Proper Paint Disposal

 In Real Estate Articles

You just finished freshening the paint in your home, and you have left over paint that you didn’t use. Most people will just pile the cans on a shelf, thinking they might use the paint in the future for touch ups or another project. If you do find a use for the leftovers, good for you! However, many of us will still be harboring those sour cans of paint a decade later! So, in the interest of cutting clutter and safe disposal of the paint, here are some tips to help.

Note: Paint pollutes the environment, so hopefully everyone is already aware that we should NOT pour paint down the drains.

Is the paint bad?

Paint that is older than 10 years old has likely become a little over ripe. According to paint experts, latex paints generally last about 10 years, but oil-based paints may still be viable after 15 years. If you want your left over paint to last, store it an a cool dry space, and make sure the can is completely sealed. Heat and air will make it go bad faster.

Once you open that decade old can of paint, there will be a few clues as to whether or not it is still good.

  • Does it smell? A more pungent odor may be a good clue that the paint is ready for disposal.
  • Has it hardened? Paint that has hardened on the sides or bottom of the can are likely no longer any good.
  • Does it look rough or peels right away? You can test a small amount on piece of scrap material. If it doesn’t paint on smoothly or if it just peels right off, then you won’t be able to use it.
  • Does it look rubbery? Oil-based products such as varnishes, may look rubbery or become very thick as they age.

Paint disposal

If all that’s left is a bit in the bottom of the can, you should simply just let the paint dry out. Take the lid off and set it in the sun for a couple hours to let it dry out. Just keep out of reach of kids and pets. Once it’s completely dried out, you can dispose of it in the trash.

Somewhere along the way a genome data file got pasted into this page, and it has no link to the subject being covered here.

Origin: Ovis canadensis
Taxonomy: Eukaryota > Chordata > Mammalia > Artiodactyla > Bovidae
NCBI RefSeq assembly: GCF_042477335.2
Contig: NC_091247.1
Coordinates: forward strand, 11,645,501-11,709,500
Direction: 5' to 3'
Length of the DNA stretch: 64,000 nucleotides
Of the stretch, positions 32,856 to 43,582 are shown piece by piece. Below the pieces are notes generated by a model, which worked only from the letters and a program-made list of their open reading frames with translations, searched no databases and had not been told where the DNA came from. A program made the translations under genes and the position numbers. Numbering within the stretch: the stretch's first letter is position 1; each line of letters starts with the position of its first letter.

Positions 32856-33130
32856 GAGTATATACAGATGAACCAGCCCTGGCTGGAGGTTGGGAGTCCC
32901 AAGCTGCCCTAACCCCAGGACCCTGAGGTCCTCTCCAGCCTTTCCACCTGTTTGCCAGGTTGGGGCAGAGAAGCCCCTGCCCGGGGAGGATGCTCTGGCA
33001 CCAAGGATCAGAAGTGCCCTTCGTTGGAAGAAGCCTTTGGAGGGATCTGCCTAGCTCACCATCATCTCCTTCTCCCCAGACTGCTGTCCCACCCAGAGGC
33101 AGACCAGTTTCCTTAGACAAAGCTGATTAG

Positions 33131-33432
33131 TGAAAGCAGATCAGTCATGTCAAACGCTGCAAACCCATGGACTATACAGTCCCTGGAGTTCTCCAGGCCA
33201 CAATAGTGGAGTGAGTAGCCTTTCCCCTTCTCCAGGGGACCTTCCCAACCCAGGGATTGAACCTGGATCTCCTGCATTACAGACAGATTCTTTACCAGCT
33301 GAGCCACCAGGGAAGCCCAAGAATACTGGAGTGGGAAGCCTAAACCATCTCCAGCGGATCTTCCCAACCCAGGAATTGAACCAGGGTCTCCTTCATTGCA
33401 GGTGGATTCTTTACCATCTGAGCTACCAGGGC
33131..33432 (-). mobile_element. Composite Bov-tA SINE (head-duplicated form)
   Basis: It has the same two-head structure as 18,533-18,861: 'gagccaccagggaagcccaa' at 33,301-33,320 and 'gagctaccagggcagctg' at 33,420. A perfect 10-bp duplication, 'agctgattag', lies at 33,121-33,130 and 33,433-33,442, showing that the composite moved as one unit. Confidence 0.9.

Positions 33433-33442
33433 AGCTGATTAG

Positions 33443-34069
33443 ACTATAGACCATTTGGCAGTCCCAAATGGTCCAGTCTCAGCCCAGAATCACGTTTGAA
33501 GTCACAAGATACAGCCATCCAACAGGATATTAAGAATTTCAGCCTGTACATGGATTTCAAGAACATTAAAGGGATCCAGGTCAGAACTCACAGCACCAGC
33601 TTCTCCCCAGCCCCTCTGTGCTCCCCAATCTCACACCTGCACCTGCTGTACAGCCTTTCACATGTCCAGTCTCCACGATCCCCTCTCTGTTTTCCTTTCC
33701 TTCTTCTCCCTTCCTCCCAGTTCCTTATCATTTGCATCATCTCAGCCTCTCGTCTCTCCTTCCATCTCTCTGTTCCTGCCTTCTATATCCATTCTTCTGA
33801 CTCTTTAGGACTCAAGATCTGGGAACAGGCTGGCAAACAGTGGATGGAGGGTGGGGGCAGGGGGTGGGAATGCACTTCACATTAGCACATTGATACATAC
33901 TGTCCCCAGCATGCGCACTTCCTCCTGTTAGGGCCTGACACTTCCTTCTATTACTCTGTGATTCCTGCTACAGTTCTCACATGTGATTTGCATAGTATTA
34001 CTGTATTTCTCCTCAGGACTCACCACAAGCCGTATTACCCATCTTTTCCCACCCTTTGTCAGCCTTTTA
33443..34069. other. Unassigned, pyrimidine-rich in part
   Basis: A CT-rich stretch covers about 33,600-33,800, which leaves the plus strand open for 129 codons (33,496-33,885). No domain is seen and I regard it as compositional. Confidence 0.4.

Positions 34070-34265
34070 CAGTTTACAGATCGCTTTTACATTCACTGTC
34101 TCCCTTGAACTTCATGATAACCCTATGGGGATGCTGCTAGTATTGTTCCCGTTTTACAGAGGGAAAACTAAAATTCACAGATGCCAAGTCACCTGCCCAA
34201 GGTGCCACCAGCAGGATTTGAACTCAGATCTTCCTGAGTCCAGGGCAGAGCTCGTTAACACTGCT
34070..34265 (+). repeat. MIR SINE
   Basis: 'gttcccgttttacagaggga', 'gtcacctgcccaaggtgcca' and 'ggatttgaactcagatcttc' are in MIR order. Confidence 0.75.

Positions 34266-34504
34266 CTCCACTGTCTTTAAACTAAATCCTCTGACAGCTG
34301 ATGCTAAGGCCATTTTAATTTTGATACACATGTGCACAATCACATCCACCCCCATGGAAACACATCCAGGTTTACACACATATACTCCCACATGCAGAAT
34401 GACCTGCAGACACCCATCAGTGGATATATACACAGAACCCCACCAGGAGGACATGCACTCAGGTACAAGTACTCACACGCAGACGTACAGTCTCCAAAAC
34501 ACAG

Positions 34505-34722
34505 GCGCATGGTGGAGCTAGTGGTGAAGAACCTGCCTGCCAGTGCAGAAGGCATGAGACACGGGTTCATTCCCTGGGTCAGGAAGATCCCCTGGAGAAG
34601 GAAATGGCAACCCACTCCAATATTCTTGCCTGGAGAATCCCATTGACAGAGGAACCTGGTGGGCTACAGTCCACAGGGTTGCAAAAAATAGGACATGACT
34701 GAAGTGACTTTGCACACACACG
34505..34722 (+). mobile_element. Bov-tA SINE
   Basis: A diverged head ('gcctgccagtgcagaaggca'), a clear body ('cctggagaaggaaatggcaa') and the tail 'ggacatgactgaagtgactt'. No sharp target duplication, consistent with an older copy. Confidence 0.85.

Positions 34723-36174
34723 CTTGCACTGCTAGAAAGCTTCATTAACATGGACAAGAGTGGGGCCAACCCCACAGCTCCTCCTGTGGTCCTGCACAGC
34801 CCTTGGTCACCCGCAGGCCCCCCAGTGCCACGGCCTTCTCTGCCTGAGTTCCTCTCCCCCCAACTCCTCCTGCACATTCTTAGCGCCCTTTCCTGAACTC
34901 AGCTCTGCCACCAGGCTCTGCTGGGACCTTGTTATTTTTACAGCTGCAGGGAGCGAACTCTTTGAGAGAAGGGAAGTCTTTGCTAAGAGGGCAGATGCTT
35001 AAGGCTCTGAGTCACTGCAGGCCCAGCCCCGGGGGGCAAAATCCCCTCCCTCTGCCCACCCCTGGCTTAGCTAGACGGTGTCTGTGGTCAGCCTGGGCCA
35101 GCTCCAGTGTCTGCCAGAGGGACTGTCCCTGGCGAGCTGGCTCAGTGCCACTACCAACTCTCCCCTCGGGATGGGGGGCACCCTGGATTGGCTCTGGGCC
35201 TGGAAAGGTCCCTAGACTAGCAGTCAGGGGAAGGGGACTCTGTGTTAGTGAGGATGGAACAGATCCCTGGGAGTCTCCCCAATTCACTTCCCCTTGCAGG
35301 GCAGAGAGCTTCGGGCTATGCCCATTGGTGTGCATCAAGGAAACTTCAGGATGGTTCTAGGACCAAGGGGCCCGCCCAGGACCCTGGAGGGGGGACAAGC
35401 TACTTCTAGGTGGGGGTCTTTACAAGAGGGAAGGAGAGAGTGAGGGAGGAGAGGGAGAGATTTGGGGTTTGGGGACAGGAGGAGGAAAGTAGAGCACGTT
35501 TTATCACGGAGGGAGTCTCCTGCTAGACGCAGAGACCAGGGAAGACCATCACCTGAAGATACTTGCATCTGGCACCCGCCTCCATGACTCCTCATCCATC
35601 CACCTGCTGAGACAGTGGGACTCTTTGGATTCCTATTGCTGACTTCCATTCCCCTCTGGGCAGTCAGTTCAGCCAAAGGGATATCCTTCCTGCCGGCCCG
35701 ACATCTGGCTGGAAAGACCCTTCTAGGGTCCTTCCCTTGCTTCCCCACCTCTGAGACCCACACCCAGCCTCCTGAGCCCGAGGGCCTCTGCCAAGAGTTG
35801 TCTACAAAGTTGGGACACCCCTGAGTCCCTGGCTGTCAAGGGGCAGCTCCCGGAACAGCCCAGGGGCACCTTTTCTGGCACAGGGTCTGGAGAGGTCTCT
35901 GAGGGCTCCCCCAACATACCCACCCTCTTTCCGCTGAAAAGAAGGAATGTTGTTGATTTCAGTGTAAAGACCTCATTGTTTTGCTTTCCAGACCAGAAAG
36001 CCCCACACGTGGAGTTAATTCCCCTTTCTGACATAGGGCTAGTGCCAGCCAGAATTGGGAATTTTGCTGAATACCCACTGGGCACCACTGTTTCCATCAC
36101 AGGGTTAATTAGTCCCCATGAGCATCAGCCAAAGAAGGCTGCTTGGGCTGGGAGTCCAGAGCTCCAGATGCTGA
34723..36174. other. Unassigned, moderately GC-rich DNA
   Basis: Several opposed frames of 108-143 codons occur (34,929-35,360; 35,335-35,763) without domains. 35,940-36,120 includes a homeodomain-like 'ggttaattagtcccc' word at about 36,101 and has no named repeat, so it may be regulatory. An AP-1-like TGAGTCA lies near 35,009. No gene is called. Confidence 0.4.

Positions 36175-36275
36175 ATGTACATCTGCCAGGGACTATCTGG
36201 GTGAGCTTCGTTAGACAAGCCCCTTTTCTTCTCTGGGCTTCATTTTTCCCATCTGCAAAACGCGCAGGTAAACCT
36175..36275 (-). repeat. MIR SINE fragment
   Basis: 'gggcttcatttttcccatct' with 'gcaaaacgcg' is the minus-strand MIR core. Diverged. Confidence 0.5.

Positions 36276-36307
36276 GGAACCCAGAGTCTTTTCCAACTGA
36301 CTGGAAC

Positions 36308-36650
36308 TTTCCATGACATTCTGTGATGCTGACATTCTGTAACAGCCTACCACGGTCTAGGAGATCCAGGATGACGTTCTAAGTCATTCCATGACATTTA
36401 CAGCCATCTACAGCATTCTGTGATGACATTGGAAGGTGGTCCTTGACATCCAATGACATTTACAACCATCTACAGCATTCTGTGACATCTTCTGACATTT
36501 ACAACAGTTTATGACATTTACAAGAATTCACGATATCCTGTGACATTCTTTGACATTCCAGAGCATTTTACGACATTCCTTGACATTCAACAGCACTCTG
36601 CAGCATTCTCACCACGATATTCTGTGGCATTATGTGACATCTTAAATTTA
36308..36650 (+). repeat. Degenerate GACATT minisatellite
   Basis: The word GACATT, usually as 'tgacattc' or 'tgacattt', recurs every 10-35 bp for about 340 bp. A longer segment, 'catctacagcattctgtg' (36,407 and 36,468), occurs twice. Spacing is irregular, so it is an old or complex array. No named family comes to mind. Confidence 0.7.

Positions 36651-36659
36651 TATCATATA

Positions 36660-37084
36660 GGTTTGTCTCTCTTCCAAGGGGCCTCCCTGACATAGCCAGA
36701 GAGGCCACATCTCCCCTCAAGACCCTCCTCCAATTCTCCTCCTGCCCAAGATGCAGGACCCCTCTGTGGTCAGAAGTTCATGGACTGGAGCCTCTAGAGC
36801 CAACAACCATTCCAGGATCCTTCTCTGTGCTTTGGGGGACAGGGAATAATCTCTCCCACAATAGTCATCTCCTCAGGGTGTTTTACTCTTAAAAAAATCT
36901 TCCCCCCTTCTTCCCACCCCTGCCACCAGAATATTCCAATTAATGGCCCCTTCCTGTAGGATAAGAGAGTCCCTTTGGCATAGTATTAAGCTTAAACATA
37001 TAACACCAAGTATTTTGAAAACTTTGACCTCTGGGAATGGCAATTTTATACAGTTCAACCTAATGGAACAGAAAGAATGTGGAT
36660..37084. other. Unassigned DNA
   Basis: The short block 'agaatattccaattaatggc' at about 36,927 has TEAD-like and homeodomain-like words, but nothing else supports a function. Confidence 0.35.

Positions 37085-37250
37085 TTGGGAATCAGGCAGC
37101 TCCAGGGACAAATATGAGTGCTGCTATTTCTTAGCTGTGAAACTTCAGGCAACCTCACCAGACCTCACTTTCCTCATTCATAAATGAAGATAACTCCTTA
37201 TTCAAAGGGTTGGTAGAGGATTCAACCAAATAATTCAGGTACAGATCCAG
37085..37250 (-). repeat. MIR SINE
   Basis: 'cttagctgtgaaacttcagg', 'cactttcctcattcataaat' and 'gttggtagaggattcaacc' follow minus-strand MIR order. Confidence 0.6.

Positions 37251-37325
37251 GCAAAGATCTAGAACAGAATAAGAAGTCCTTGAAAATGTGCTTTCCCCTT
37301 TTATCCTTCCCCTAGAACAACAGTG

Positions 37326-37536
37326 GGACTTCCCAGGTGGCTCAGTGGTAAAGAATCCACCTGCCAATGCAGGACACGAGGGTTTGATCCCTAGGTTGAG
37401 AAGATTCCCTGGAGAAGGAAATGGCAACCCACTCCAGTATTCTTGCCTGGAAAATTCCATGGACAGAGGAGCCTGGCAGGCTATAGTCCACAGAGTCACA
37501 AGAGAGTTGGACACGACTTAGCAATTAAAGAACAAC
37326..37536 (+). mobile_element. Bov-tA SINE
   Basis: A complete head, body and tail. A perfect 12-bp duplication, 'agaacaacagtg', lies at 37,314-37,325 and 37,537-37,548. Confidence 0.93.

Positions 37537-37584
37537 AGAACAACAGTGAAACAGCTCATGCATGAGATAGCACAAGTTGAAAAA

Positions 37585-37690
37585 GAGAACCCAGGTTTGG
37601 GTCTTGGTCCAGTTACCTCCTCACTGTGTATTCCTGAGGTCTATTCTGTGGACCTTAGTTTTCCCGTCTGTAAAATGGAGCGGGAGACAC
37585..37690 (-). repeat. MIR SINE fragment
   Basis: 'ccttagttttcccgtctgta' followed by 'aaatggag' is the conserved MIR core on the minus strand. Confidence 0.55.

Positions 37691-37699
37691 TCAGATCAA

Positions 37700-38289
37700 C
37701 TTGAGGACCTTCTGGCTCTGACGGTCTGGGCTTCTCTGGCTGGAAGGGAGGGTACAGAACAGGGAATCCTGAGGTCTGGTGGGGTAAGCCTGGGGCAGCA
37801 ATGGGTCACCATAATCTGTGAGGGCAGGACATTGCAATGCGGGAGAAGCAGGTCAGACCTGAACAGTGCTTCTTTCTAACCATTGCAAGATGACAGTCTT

Unfortunately, letting it dry out doesn’t work so well if you have half a can left…it won’t really dry out very efficiently to allow disposal. Latex paints can be taken to a recycling center or hazardous waste disposal center, where it will be disposed of properly. You can also try adding a paint hardener or cat litter to the paint to dry it out.

We all know that custom tinted paints can’t be returned. If you have a full can of fresh paint that hasn’t been opened, some local non-profits may welcome the donation. HabitReStore will sell it to benefit Habitat for Humanity projects, and other non-profits may use leftover paint to spruce up their own digs. It can’t hurt to make a phone call to find out what they will take.

Protecting groundwater and wildlife means keeping harsh chemicals out of landfills and the water supply. Use care when disposing of your paint. It’s worth the extra effort to dispose of it properly.

Let my team at Keystone Realtors® meet all your real estate needs. Paul Phangureh has over 16 years of experience in buying and selling in the Santa Clara and San Mateo County areas, specializing in the high-end, luxury market, as well as commercial and multi-use real estate. We can help you navigate the process of getting started with real estate investment. Visit our website at Keystonesv.com for listings and information. You can contact Paul at 650-924-2544, or email at [email protected].